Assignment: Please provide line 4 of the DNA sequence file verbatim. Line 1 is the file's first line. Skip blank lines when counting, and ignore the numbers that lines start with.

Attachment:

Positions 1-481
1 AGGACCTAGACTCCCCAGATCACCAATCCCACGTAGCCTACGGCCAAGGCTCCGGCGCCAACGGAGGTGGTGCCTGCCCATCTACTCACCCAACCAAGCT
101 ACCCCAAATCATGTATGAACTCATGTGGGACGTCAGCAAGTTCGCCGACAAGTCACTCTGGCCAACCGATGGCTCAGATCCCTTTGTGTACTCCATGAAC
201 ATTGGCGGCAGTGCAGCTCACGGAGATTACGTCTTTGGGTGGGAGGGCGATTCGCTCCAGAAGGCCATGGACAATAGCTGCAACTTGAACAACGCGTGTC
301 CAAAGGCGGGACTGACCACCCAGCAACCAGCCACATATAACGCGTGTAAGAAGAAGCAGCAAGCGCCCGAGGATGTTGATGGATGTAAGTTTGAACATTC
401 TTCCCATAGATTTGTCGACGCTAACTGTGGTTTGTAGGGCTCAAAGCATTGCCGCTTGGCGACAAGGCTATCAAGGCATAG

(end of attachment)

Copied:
201 ATTGGCGGCAGTGCAGCTCACGGAGATTACGTCTTTGGGTGGGAGGGCGATTCGCTCCAGAAGGCCATGGACAATAGCTGCAACTTGAACAACGCGTGTC